TJ Miller

Some thoughts and ramblings, mostly about code.

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Verifying Laravel Version Compatibility

I’ve been working with Honeybadger to build a new set of PHP integrations. I would like to write more about that soon, however, I feel like I’ve stumbled across something that could be useful to others. I wanted to share it as soon as I could.

For the Laravel package, I was aiming for Laravel 5.5 and newer support as it is the latest LTS version. I feel like it makes sense to support down to LTS unless it becomes too complex to do so or you are leveraging features that just don’t exist in the older versions.

In hindsight, I don’t think that I actually ever tested it against a 5.5 install. I relied on the CI process to make those verifications for me. I use orchestra/testbench to aid in the testing workflow. I scaffolded the project with spatie/skeleton-php. The Travis configuration I was using seemed to work well but in hindsight, I think it really only works well if you are...

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Abstracting Request Keys

In an API’s codebase, it’s a good idea to abstract the keys for the requests and responses on top of your data layer. This is a key step to making it easier for your codebase to evolve and still uphold your API contract.

In Laravel we have Resource Responses to help abstract our model data for responses. For request data, I wanted a lightweight key mapping to help add a little abstraction layer.

First I created a little Request macro:

macro

Now you can use it in your controllers to map from request data to domain data.

controller

One thing I’ll still need to figure out is mutating nested keys, but I’ll cross that bridge when I get there!

Get the code from this post.

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Sentry Logging in Laravel

laravel+sentry.png

There are a few reasons why I just hooked Sentry into the Laravel logging on my current project:

  • It’s hosted using Docker (highly available, multiple instances) and I need a central place to capture application logs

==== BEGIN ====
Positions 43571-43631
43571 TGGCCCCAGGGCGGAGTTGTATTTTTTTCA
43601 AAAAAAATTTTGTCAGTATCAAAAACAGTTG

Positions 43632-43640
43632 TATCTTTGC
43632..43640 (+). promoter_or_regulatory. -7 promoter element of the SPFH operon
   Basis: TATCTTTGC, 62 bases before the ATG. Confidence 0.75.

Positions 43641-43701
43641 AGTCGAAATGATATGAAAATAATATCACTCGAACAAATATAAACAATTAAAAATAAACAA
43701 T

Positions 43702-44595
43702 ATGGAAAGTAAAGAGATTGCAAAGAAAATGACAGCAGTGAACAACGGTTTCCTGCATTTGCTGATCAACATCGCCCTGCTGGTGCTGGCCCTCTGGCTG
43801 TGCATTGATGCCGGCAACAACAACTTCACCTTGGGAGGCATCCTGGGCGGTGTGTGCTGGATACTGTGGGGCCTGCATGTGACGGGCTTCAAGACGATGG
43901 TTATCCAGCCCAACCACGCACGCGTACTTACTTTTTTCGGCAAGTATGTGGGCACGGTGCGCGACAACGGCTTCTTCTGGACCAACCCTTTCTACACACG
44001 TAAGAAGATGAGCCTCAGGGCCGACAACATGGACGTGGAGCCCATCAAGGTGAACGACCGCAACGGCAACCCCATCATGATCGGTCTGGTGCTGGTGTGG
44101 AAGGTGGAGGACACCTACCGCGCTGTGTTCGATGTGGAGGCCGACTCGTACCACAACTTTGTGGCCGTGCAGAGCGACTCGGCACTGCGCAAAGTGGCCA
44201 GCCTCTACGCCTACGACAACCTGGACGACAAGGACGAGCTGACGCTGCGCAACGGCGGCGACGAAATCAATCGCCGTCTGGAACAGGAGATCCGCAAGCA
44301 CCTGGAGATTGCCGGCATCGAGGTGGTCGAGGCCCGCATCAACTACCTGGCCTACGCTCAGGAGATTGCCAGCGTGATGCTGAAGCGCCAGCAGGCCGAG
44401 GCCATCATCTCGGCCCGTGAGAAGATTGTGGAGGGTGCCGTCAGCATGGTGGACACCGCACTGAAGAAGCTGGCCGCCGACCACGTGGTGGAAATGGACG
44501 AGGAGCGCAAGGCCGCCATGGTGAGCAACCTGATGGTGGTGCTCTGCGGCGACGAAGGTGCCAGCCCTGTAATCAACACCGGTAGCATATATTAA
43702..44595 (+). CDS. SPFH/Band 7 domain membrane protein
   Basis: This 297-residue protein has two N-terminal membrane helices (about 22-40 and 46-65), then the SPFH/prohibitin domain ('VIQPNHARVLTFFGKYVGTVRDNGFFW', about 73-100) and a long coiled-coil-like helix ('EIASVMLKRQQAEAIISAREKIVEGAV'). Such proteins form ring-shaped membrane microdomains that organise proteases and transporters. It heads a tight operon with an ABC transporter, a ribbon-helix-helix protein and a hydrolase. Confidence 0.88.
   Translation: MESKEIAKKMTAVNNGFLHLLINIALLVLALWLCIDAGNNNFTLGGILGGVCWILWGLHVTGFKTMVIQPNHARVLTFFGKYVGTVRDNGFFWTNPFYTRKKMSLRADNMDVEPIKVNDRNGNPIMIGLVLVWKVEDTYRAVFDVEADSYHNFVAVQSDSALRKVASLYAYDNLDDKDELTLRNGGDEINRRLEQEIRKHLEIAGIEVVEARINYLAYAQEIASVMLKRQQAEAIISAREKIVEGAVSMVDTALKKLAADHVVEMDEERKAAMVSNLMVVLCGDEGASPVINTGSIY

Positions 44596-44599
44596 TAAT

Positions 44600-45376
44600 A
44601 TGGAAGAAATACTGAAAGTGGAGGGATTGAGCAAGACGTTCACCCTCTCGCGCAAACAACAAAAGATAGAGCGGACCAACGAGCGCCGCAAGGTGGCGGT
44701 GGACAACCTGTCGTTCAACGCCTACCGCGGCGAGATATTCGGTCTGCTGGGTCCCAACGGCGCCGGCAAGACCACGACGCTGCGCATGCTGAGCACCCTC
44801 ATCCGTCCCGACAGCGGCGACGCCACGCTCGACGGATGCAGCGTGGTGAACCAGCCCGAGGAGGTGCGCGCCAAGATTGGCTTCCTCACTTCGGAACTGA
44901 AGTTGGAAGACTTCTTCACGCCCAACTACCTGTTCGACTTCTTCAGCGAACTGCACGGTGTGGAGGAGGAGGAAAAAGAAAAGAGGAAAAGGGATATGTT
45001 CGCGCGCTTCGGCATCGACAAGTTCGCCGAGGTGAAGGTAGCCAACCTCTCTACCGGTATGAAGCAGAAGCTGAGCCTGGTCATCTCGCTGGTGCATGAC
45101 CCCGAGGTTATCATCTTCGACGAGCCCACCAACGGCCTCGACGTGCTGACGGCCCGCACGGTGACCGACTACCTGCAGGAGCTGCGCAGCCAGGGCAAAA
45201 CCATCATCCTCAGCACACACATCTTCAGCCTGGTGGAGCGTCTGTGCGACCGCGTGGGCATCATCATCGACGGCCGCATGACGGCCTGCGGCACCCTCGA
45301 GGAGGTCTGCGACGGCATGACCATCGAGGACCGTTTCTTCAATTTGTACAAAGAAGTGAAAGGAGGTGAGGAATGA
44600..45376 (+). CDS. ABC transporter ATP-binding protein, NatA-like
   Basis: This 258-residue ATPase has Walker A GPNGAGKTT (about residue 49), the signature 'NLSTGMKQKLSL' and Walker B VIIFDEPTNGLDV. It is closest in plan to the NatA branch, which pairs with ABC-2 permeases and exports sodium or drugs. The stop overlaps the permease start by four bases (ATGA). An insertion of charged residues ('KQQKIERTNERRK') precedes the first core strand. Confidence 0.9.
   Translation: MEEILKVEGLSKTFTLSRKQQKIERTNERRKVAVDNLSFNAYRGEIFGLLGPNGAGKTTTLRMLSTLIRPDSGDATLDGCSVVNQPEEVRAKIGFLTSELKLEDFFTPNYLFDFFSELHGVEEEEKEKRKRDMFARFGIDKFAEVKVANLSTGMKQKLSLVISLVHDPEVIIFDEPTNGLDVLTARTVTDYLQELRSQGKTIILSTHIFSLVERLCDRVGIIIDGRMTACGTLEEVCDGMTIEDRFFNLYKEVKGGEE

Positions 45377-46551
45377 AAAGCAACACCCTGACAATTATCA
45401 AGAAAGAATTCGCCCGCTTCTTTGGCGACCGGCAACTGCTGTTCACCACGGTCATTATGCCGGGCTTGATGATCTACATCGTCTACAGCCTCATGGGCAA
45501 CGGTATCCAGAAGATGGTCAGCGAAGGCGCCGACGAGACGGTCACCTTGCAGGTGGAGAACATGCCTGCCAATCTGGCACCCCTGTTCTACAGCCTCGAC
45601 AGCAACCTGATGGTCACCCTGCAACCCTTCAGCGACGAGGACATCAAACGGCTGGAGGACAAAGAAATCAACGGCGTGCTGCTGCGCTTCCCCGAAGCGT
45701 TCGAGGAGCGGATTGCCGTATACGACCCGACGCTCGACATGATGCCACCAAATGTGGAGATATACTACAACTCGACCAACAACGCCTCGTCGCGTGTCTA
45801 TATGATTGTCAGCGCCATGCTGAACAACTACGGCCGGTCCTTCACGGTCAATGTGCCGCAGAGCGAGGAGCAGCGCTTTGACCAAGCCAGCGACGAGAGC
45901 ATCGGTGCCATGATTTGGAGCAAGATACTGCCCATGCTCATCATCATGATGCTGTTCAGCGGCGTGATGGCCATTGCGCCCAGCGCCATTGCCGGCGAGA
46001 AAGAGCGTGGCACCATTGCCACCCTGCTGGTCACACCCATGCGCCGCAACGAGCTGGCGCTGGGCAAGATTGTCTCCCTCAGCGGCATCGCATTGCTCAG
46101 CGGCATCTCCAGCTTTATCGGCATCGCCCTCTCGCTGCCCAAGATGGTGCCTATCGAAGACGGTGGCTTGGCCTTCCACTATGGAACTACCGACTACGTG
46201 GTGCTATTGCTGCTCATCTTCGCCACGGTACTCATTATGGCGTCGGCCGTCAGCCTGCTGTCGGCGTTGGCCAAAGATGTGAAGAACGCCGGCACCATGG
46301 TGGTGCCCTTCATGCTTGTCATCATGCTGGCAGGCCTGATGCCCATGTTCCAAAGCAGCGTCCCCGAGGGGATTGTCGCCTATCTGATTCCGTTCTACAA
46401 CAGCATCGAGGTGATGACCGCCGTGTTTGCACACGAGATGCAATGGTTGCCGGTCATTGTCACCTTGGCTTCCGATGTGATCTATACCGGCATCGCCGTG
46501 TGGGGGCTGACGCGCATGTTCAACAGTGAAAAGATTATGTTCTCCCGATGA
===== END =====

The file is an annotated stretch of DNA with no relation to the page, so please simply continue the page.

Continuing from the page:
• There are instances where I log messages that aren’t necessarily exceptions and want visibility
  • I’m already using Sentry for exception capturing

This was pretty easy to hook up. Let’s dive in…

 Setup

01-LogServiceProvider.php

Note: You can add some additional fields to the LineFormatter. See the “Customization” section below.

Then you need to add the provider to your config/app.php file:

02-app.php

 Usage

Now anything that gets logged will be forwarded to Sentry. For example, you could use something like the following in your application to explicitly create a log entry.

03-snippet.php

“Unknown foo returned from the example service” will become the title of the entry on the Sentry project and you can find the...

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Linking Vessel Projects Together

Vessel is a fantastic project put together by Chris Fidao under the Shipping Docker label. (if you’re looking to get started with Docker you should really check out Shipping Docker) One of the things I love about Vessel is that its tightly focused and will jump-start local Laravel development with Docker in minutes.

I’m not going to go into detail about how to get started with Vessel in this article, go check out the docs.

 Diving In

Let’s say we have two Laravel projects that we need to communicate together at a server level. For the purpose of this article, we’ll have a web app that needs to consume a back-end service user account service.